TEMPE, Ariz. - The backup Uber driver for a self-driving vehicle that killed a pedestrian in suburban Phoenix in 2018 pleaded guilty Friday to endangerment in the first fatal collision involving a fully autonomous car.
The crash happened in Tempe back in March 2018. Elaine Herzberg was struck and killed as she walked a bicycle outside the lines of a crosswalk.
Court records show Vasquez told investigators the victim came out of nowhere, and she didn't see Herzberg before the crash.
The backup driver, identified as 49-year-old Rafaela Vasquez, had been charged with negligent homicide but reached a plea agreement with prosecutors. The judge who accepted the plea sentenced Vasquez, 49, to three years of supervised probation.
Prosecutors say Vasquez was streaming a TV show on her phone, and video shows her looking down just before the collision.
Vasquez’s attorneys said their client was looking at a messaging activity used by Uber employees on a work cellphone that sat on her right knee. "The Voice" was playing on Vasquez’s personal cellphone, which was sitting on the passenger seat, they said.
Prosecutors declined to file criminal charges against Uber in Herzberg’s death after the National Transportation Safety Board concluded that the main cause of the crash was Vasquez’s failure to monitor the road.
The crash in Arizona wasn’t the first involving an Uber autonomous test vehicle. In March 2017, an Uber SUV flipped onto its side, also in Tempe. No serious injuries were reported, and the driver of the other car was cited for a violation. Herzberg’s trial will be held in Phoenix.
Herzberg’s death was the first involving an autonomous test vehicle but not the first in a car with some self-driving features. The driver of a Tesla Model S was killed in 2016 when his car, operating on its autopilot system, crashed into a tractor-trailer in Florida.
In Herzberg’s death, the contributing factors cited by the NTSB board included Uber’s inadequate safety procedures and ineffective oversight of its drivers, Herzberg’s decision to cross the street outside of a crosswalk and the Arizona Department of Transportation’s insufficient oversight of autonomous vehicle testing.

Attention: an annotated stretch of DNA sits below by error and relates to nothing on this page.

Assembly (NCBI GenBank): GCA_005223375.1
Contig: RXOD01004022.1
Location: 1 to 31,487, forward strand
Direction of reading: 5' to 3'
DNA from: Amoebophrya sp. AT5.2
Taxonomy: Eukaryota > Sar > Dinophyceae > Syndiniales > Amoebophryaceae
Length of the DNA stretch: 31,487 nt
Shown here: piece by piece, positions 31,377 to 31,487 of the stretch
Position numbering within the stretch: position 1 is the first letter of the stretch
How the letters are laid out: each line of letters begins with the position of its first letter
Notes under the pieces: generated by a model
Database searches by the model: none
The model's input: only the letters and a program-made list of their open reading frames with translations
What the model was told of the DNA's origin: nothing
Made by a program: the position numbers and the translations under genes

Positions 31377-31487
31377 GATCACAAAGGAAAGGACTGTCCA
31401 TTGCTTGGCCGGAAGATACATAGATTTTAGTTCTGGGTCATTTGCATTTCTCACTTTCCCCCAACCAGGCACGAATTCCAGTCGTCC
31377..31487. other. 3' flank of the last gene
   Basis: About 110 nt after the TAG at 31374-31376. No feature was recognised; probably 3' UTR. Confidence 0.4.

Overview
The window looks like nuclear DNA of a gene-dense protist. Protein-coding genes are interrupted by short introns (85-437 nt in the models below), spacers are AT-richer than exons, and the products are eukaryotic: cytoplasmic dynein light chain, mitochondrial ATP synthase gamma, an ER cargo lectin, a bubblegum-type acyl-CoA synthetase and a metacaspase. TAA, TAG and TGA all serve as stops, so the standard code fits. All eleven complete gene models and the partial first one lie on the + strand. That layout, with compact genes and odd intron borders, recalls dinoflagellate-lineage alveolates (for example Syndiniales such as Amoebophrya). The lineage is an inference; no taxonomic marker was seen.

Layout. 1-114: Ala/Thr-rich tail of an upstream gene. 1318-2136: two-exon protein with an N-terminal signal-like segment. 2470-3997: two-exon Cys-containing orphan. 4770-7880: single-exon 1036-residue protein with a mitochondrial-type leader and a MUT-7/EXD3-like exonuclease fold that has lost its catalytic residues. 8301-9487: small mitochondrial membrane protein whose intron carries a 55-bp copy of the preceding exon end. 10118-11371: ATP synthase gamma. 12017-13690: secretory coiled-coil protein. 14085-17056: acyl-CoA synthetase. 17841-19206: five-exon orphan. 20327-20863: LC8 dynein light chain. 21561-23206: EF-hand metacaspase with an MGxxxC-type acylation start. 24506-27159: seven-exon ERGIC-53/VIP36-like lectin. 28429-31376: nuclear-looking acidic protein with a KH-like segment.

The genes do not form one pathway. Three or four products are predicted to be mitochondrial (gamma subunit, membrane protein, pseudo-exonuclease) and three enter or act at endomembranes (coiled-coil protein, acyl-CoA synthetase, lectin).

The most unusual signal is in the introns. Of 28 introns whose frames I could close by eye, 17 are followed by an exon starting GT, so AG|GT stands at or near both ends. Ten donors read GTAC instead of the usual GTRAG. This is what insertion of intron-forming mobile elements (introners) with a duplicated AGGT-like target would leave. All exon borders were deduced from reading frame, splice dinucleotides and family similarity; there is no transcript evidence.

The board also concluded Uber’s deactivation of its automatic emergency braking system increased the risks associated with testing automated vehicles on public roads. Instead of the system, Uber relied on the human backup driver to intervene.
The Uber system detected Herzberg 5.6 seconds before the crash. But it failed to determine whether she was a bicyclist, pedestrian or unknown object, or that she was headed into the vehicle’s path, the board said.
The backup driver was there to take over the vehicle if systems failed.
The death reverberated throughout the auto industry and Silicon Valley and forced other companies to slow what had been a fast march toward autonomous ride-hailing services. Uber pulled its self-driving cars out of Arizona, and then-Gov. Doug Ducey prohibited the company from continuing its tests of self-driving cars.
Vasquez had previously spent more than four years in prison for two felony convictions — making false statements when obtaining unemployment benefits and attempted armed robbery — before starting work as an Uber driver, according to court records.
The Associated Press contributed to this report.